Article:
Post-doctoral fellowship in population ecology and conservation biology

Institution: Trent University, Peterborough, Ontario, Canada (www.trentu.ca)

Laboratory: Integrative Wildlife Conservation (http://www.dennismurray.ca)

We are hiring a post-doctoral fellow to conduct research at the interface of behavioural ecology, population ecology, and conservation biology. Our lab includes a wide range of research areas that are suitable for a highly-productive post-doctoral fellowship; below are examples of the areas that are immediately available for post-doctoral research, and depending on interest and expertise, the fellow can develop specific research questions within the scope of a larger project:

  • Boreal forest and climate change – We forecast dire consequences of climate change to birds and mammals in the boreal forest (Murray et al. 2017 PLoS (ONE)12(5): e0176706). Through field sampling, species distribution modeling, population viability analysis, and/or landscape genetics and adaptive genomics, we can assess: 1) current and potential future extent of change in boreal species; 2) how boreal breakdown may affect population processes and viability of native species; 3) likely patterns of invasive colonization; 4) genome-level evidence of stress or adaptation.
  • Long-term ecological monitoring design – Long-term ecological monitoring programs must be optimized if they are to contribute tangibly to future conservation and management. Our previous work (Murray et al. 2010, Ecology 91: 571-581; Murray et al. 2008 J. Wildl. Manage. 72: 1463-1472) questions existing approaches in population analysis and management. Through time series analysis, statistical power analysis, and simulation modeling, the project may assess: 1) time series features for reliable detection of population decline and trend; 2) statistical approaches for quantifying population cyclicity and cyclic attenuation; 3) design optimization for ecological surveys in heterogenous and dynamic landscapes; 4) forecasting population viability using limited or biased data. Our lab-based model system (Borlestean et al. 2015 Ecol. Evol. doi: 10.3389/fevo.2015.00037) is available to test specific model predictions in an empirical context.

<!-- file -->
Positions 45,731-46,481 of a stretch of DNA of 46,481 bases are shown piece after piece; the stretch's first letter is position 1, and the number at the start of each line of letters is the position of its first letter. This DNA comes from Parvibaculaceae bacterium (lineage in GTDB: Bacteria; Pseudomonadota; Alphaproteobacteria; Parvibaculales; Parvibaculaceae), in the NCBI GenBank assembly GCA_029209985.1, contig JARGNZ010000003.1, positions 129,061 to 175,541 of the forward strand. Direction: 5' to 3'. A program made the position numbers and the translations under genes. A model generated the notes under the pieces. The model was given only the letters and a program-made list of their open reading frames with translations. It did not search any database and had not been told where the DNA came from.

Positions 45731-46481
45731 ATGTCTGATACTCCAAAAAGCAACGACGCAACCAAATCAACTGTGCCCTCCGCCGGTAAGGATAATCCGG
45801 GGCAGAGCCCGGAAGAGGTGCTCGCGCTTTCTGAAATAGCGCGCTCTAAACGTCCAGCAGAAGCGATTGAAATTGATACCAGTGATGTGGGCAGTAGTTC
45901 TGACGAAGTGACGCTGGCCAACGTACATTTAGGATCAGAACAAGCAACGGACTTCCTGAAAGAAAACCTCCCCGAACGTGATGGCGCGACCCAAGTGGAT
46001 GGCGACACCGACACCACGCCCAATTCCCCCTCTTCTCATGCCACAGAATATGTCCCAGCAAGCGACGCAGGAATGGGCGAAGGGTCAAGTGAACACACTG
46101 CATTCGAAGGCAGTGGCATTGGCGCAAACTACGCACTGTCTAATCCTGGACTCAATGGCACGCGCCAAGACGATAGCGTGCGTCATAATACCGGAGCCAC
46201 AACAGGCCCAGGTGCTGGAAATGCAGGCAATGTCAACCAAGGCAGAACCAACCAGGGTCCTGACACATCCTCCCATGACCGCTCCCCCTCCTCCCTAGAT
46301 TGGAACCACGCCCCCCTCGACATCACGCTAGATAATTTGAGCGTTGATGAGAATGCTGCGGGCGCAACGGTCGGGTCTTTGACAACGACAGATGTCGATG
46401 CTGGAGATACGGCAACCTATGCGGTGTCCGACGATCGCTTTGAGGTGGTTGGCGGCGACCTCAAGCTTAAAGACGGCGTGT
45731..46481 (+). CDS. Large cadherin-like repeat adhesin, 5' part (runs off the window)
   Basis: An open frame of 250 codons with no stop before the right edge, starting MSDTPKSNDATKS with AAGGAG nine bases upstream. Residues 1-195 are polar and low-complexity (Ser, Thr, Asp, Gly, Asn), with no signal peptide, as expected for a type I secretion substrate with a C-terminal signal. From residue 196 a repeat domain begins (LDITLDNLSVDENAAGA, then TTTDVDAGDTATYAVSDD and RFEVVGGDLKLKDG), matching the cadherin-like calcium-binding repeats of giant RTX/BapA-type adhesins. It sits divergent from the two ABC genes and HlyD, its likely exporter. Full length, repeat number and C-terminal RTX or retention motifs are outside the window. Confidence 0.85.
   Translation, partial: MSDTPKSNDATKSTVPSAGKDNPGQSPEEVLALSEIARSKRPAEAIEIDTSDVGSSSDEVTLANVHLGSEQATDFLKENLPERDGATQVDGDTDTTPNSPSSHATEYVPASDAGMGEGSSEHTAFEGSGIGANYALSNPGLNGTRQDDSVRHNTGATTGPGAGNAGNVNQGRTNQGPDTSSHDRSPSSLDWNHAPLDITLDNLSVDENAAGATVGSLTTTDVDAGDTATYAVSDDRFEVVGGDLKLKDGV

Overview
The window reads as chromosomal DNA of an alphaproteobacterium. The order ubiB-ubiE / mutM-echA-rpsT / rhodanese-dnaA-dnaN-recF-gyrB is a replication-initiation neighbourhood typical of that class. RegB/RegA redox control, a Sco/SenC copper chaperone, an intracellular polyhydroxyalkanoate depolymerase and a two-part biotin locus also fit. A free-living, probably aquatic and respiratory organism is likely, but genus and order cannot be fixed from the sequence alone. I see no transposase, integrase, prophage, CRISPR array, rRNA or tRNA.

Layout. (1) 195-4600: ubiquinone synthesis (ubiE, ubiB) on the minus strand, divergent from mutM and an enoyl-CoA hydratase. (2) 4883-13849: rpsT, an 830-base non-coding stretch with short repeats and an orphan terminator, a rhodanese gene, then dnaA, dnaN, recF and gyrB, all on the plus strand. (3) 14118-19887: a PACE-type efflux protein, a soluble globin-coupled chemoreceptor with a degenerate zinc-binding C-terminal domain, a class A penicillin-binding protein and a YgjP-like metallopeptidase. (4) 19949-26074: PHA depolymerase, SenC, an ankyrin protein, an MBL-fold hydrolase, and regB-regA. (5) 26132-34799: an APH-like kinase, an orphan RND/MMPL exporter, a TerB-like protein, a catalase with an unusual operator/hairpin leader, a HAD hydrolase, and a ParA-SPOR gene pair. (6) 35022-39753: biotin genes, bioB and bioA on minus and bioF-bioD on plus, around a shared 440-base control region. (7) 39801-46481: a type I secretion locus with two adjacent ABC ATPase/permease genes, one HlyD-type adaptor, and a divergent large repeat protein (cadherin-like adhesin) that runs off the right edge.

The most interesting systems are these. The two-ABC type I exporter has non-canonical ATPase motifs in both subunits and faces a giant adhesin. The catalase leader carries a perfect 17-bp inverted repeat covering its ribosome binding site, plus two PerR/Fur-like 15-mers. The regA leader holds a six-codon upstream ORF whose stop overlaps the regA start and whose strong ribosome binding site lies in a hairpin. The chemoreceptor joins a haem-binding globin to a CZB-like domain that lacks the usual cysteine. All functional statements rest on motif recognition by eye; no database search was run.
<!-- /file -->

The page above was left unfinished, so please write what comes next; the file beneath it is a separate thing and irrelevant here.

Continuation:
• Non-consumptive effects of predators – The extensive literature on non-lethal effects of predators on prey has excluded clear demonstration of population-level impacts. Through experiments using one of our established model systems (e.g., amphibians – Hossie & Murray 2016 Ecology 97:834-841; algae – Borlestean et al. 2015 Ecol. Evol. doi: 10.3389/fevo.2015.00037) and/or via models parameterized with data from our Canada lynx-snowshoe hare system (Chan et al. 2017 Ecology DOI:10.1002/ecy.1828), we will assess: 1) consumptive and non-consumptive effects of predators on prey populations; 2) the role of prey vulnerability and predator selectivity on consumptive/non-consumptive dynamics; and 3) conditions promoting additive vs. compensatory predation.

In addition to conducting research, the post-doctoral fellow may teach 1-2 courses per year in a new online graduate program (www.trentu.ca/bema). The PDF will also have opportunities to mentor and collaborate with graduate students. Candidates are welcome to propose new areas of research.

The successful candidate will have a PhD and MSc in Ecology, Conservation Biology, or related field, demonstrated evidence of peer-reviewed publications in relevant areas, strong quantitative, genetics, and/or field skills, and an interest in working collaboratively as part of a large group.

The PDF salary is a minimum of $50,000/year (CDN) + benefits. To apply, send a cover letter, curriculum vitae, and contact information for 3 references, to: Dennis Murray (murraylabapplicants@gmail.com). The position is currently open and will close as soon as a suitable candidate is found.

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